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Boolean Unification

Boolean Unification

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Boolean Unification

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  1. Boolean Unification EE219B Presented by: Jason Shamberger March 1, 2000

  2. Outline • What is Boolean unification? • Boolean unification algorithms • Boole’s method • Löwenheim’s method • Applications

  3. Boolean Unification • Boolean unification is a procedure to obtain a general solution of a Boolean equation • Use parametric variables to represent don’t cares

  4. Boolean Unification • Given a Boolean equation of the form • Where xi’s are inputs and qi’s are constants • We want to find the most general substitution for xi’s, that satisfies the above equation

  5. Boolean Unification • Where pi’s can be any variable or function

  6. Boolean Unification: Example • Consider the following example: • The solutions for x1, x2, x3 are:

  7. Algorithms for Boolean Unification • There are two main algorithms for Boolean unification • Boole’s method • Löwenheim’s method • Both algorithms can be implemented using BDD operations

  8. Boole’s Method • Based on successive elimination of variables • Define conjunctive eliminant (ECON) as:

  9. Boole’s Method • If X, G, and P represent the vectors of inputs, parameters, and parametric functions, then the parametric general solution of the equation: • Is a system: • Such that the following conditions are satisfied:

  10. Theorem • It can be shown that for a Boolean function f, for which a solution to f(x)=0 exists: • Where:

  11. Proof: • A sketch of the proof: • To show S=P:

  12. Proof: • Show for all a in B, there is a p in B: • Use the property that: • Simplifies to: • Which is satisfied for all p=a

  13. Boole’s Method • Using this result, we can generate parametric equations for each of the functions gi • Consider a 3 variable function: • We first calculate the eliminants:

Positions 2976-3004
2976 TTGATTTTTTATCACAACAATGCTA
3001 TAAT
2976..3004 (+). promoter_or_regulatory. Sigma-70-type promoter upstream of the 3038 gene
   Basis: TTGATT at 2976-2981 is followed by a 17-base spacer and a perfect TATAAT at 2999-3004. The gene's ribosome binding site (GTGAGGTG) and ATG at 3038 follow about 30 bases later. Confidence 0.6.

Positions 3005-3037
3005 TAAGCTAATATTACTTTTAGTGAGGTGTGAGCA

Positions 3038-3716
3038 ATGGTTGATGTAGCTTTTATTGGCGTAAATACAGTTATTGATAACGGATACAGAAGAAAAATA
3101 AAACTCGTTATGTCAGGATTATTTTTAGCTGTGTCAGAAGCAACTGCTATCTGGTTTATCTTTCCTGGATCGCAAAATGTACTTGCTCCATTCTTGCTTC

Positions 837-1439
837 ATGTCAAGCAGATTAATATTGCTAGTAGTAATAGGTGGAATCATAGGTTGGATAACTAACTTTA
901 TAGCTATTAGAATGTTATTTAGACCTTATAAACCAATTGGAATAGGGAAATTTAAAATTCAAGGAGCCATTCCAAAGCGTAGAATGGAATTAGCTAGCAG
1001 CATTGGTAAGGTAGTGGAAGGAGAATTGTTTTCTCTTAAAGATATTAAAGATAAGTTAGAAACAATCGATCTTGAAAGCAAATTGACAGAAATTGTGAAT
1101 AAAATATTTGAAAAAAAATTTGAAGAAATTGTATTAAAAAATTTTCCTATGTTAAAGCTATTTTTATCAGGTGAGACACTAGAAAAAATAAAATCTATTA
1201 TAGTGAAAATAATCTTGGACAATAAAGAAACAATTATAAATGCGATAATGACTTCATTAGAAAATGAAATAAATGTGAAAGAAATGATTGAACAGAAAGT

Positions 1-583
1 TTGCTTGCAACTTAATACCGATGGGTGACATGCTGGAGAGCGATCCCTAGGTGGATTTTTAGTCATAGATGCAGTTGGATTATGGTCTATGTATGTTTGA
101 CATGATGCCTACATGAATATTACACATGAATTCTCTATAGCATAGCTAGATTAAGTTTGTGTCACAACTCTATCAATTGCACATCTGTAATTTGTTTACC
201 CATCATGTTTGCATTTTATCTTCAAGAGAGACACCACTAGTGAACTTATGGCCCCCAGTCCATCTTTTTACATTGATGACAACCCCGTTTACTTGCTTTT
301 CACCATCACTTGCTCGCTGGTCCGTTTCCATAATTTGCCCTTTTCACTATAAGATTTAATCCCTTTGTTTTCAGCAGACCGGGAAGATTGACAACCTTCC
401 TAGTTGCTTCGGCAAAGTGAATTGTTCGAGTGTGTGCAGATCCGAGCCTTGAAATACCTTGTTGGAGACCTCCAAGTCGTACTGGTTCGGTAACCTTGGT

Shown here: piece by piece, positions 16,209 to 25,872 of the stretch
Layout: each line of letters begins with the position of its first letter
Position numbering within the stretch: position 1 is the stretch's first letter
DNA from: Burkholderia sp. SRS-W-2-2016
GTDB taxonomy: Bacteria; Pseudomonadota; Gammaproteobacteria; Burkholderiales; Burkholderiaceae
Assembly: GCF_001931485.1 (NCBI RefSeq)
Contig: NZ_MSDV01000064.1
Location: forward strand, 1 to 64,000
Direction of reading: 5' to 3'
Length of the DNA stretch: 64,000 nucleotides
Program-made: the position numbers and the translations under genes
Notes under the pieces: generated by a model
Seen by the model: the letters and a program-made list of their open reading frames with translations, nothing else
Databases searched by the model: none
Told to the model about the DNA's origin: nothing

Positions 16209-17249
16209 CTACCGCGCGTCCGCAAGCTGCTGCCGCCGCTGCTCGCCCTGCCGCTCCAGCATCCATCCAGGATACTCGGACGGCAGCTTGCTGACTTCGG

14. Boole’s Method • We can now generate functions for each input x: • And the parametric general solution is:

  15. Boole’s Method: Example • As an example, consider the RST flip-flop, which is defined by the equations: • y is the present state, Y is the next state, R,S,T are the reset, set, and toggle inputs. • The first equation describes how the next state is determined, and the second equation is the constraint that only one input may be a 1 at any time

  16. Boole’s Method: Example • We first need to solve the system for R,S, and T which we consider variables, in terms of y and Y which we regard as elements of B. • Where f is defined by:

  17. Boole’s Method: Example • The eliminants are:

  18. Boole’s Method: Example • We can now derive the parametric expressions for the general solution: • Any values can be chosen for pi’s. • For example, let p1=1, p2=y :

  19. Boole’s Method: • The method of successive elimination demonstrates that we need at most n parameters, but possibly less as in the previous example. • Most unification algorithms are implementations of Boole’s method

  20. Löwenheim’s Method: • Allows us to form a parametric general solution from any particular solution • Useful when it is trivial to find a particular solution, and constructing a general solution is inconvenient

  21. Löwenheim’s Method: • Theorem: Let U be a particular solution of a consistent Boolean equation f(x)=0, and let P be an n-tuple of arbitrary parameters. Then a parametric general solution is given by: • Provided that:

  22. Löwenheim’s Method: • Proof: • Using the previous definition, the following conditions must be satisfied:

  23. Löwenheim’s Method: Example • Consider the RST flip-flop example from before. An easily obtained particular solution of the RST equation is:

  24. Löwenheim’s Method: Example • There are three inputs, thus there are three parameters, we will call them p,q,r. • Using the previous theorem, the general solution is given by:

  25. Löwenheim’s Method: Example • After some calculations we arrive at: • Notice that we generate n new parameters for an n variable equation.

  26. Applications • Applications include: • Design rectification • Boolean matching • Minimizing Boolean relations

  27. Application: Design Rectification • Problem: • A circuit has already been laid out, but small modifications are desired (design errors, change in specs) • Can only add extra circuitry before input pins, or after output pins

  28. Application: Design Rectification • To guarantee that the rectification is correct, the following must hold: • This is equivalent to computing: • Which is in the necessary form for Boolean unification

  29. Conclusion • Boolean unification allows us to solve a Boolean equation of the form f(X)=0 • Generate parametric equations for each of the inputs xi • Is feasible to implement using BDD representations

  30. References • Boolean Reasoning: The Logic of Boolean Equations. Brown, Frank Markham • Application of Boolean Unification to Logic Synthesis. Poncino, Massimo • Application of Boolean Unification to Combinational Logic Synthesis. Fujita, Masahiro etal.